Quick email best practices overview
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Quick email best practices overview

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A down and dirty quick overview of simple email best practices for those wanting to get the hands messy with code.

A down and dirty quick overview of simple email best practices for those wanting to get the hands messy with code.

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    Quick email best practices overview Quick email best practices overview Presentation Transcript

    • Design Tips for 2012 Quick email best practices overview
    • BILL POWELLInspiration Specialist@billpowellLISA WESTERIntelligence Officer@inboxorange
    • BEST PRACTICES WHAT is the point WHY should they care HOW do they take action People don’t read, they scan.
    • FIVE STAGES OF VIEWING EMAILS 1. from name 2. subject line 3. preview pane 4. open (pre-scroll) 5. full open
    • FROM NAME B2B company monthly newsletter test: Unique Open Rate comparing the Sales Representative to the Company name was 2.82% higher after a rela- tionship was formed. The Trend line below shows growth in a B2C company where purchase behavior played a role in deciding who to send from which resulted in a 2% and eventually 3% increase in open rate. More significant is the consistent decrease in the unsubscribe rate over time.
    • cffSUBJECT LINEScfffbest practices –Intrigue –Avoid spammy words –Focus on benefits –Use pyramid writing –Grab them with first 15 characters
    • SUBJECT LINES
    • SUBJECT LINES
    • PREHEADER–Top Left–Objective of email first–Clear and simple call to action–Hyperlinks are placed strategically to eliminate link confusion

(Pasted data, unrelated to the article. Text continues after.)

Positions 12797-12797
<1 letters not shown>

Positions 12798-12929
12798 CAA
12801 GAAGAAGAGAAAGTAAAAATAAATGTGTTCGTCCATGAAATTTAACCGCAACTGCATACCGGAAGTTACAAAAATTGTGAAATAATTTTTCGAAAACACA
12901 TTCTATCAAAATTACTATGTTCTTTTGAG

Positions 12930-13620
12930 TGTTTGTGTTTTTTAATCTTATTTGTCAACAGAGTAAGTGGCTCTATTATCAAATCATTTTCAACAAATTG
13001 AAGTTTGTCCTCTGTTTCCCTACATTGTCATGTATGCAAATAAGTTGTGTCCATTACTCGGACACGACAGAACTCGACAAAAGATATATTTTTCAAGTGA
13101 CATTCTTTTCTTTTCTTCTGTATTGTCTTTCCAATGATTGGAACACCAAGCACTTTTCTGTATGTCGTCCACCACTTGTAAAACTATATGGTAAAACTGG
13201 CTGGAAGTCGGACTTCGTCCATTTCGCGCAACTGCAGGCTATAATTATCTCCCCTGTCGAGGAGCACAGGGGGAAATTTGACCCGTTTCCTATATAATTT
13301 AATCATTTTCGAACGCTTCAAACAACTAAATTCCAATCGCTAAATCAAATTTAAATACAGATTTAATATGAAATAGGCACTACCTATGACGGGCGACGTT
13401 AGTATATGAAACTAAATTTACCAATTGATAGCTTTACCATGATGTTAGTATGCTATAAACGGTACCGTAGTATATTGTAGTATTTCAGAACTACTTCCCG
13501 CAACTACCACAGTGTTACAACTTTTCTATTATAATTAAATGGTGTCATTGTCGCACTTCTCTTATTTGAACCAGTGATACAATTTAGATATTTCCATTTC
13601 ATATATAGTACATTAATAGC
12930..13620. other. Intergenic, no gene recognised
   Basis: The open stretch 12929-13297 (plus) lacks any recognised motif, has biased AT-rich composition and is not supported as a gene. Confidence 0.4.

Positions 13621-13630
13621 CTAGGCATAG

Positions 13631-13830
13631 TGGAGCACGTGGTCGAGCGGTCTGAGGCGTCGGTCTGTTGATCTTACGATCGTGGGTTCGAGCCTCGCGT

• PREHEADER
    • PREVIEW PANE
    • PREVIEW PANEbest practices –Sell the next step –Make effecient use of space –Move non-critical things down –Key on top left of email –Use alt tags –Brand yourself
    • BODY OF EMAILbest practices –Use a template –Use compelling headlines –Pictures! With Alt Tags!! –Less is so much more. –Don’t make them think –Remember the text version
    • BODY OF EMAIL
    • BASIC MOBILE READY–Key on subject line and preheader–Keep your layout simple–Design for fat fingers–Enlarge fonts–Use ‘alt’ tags–Be obvious on what they should do–Fewer images is betterImage courtesy of http://webdesignerwall.com
    • BASIC MOBILE READY
    • KEY TAKEAWAYS1. Subject line is first thought, not last.2. Plan for less, not more.3. Mobile use is growing—consider every decision with mobile in mind.4. Provide good content.5. Use engagement to measure
    • Demonstration Next Webinar: Tuesday, January 24 “Writing to the Point” Presented by Christina Noll, Influence Architect and Lisa Wester, Intelligence Director 11:00 - 12:00 EST